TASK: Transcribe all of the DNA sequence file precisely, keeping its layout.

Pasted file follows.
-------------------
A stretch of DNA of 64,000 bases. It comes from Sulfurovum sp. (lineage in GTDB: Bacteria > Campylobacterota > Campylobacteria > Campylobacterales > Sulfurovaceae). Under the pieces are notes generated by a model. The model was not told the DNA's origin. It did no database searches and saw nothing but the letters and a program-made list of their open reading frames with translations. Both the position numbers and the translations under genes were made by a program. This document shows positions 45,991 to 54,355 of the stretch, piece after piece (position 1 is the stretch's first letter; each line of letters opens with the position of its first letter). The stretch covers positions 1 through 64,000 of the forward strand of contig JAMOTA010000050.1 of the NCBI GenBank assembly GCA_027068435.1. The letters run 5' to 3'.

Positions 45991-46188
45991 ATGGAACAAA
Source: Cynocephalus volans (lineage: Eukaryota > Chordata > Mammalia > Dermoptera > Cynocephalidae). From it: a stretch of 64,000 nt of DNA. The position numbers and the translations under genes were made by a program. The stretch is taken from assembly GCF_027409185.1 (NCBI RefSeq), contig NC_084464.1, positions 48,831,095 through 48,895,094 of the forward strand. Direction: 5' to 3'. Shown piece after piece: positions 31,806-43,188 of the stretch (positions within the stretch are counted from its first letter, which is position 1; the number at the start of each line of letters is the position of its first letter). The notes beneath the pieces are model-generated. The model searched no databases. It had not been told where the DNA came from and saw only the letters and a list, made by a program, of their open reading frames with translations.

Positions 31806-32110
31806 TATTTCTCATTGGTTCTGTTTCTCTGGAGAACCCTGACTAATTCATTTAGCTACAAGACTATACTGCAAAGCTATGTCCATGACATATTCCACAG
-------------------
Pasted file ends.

A stretch of DNA of 64,000 bases. It comes from Sulfurovum sp. (lineage in GTDB: Bacteria > Campylobacterota > Campylobacteria > Campylobacterales > Sulfurovaceae). Under the pieces are notes generated by a model. The model was not told the DNA's origin. It did no database searches and saw nothing but the letters and a program-made list of their open reading frames with translations. Both the position numbers and the translations under genes were made by a program. This document shows positions 45,991 to 54,355 of the stretch, piece after piece (position 1 is the stretch's first letter; each line of letters opens with the position of its first letter). The stretch covers positions 1 through 64,000 of the forward strand of contig JAMOTA010000050.1 of the NCBI GenBank assembly GCA_027068435.1. The letters run 5' to 3'.

Positions 45991-46188
45991 ATGGAACAAA
Source: Cynocephalus volans (lineage: Eukaryota > Chordata > Mammalia > Dermoptera > Cynocephalidae). From it: a stretch of 64,000 nt of DNA. The position numbers and the translations under genes were made by a program. The stretch is taken from assembly GCF_027409185.1 (NCBI RefSeq), contig NC_084464.1, positions 48,831,095 through 48,895,094 of the forward strand. Direction: 5' to 3'. Shown piece after piece: positions 31,806-43,188 of the stretch (positions within the stretch are counted from its first letter, which is position 1; the number at the start of each line of letters is the position of its first letter). The notes beneath the pieces are model-generated. The model searched no databases. It had not been told where the DNA came from and saw only the letters and a list, made by a program, of their open reading frames with translations.

Positions 31806-32110
31806 TATTTCTCATTGGTTCTGTTTCTCTGGAGAACCCTGACTAATTCATTTAGCTACAAGACTATACTGCAAAGCTATGTCCATGACATATTCCACAG